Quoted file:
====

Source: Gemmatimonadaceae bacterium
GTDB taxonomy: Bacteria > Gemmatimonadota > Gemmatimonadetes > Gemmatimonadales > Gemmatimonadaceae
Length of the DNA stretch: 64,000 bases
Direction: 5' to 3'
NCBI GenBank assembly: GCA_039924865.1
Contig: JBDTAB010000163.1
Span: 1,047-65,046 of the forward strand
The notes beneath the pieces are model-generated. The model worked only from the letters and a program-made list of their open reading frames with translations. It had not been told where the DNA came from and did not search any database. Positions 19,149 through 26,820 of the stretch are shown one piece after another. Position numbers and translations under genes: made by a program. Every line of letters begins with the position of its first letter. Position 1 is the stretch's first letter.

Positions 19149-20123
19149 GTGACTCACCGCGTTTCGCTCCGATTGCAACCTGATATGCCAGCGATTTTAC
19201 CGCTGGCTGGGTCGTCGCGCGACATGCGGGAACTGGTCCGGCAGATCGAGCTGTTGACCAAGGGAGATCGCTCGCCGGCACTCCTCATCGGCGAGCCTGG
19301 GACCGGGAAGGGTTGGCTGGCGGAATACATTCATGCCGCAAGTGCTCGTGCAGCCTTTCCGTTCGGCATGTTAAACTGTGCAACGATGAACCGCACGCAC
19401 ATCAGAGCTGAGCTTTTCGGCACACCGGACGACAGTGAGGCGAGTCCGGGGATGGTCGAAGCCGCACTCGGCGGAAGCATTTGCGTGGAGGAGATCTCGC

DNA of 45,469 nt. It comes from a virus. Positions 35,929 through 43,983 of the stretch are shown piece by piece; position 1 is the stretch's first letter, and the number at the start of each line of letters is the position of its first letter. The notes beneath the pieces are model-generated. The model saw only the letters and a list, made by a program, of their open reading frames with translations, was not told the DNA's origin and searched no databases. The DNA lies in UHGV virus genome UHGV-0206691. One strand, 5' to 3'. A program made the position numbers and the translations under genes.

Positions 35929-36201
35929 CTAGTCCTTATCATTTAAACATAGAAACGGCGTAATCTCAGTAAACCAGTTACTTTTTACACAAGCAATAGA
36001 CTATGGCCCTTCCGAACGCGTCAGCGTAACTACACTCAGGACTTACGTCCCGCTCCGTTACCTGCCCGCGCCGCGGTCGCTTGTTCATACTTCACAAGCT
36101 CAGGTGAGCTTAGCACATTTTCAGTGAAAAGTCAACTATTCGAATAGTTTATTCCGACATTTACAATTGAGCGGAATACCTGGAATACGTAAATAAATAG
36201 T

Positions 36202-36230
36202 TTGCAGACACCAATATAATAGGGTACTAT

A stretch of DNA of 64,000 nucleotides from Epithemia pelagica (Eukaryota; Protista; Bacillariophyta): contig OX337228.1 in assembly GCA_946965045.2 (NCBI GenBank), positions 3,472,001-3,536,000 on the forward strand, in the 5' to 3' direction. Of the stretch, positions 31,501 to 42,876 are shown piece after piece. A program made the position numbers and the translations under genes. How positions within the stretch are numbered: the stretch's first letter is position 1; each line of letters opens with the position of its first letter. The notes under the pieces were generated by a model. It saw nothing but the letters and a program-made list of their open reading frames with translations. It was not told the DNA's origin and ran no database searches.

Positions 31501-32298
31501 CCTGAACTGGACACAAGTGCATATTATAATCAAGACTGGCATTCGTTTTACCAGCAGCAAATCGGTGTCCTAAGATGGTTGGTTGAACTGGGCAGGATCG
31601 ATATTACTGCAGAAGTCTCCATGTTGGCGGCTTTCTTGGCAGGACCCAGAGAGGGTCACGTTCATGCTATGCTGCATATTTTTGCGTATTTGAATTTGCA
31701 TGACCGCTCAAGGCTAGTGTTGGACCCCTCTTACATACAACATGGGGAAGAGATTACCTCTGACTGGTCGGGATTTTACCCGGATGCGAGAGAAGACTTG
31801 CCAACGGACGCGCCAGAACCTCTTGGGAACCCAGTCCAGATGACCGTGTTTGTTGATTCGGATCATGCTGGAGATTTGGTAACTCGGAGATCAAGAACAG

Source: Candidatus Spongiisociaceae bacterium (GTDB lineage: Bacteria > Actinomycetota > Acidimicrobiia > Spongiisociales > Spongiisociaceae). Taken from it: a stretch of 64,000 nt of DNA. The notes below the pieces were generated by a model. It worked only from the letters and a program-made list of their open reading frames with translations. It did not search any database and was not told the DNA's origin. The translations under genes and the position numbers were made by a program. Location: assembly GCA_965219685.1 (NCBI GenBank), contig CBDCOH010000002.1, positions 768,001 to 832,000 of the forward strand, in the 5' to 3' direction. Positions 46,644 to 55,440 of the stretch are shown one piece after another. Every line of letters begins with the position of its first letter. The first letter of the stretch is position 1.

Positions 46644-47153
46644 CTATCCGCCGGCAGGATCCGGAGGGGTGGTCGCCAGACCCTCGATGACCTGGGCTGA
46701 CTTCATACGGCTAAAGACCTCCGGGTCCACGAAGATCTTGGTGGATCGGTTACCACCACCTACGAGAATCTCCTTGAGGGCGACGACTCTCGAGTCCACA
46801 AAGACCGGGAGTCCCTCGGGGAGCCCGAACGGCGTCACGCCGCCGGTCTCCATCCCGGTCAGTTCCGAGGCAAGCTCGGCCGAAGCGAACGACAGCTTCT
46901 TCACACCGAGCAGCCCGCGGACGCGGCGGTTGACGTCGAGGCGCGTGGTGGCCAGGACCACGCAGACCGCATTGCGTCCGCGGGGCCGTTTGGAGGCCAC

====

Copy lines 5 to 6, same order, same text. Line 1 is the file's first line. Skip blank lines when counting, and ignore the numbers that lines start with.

NCBI GenBank assembly: GCA_039924865.1
Contig: JBDTAB010000163.1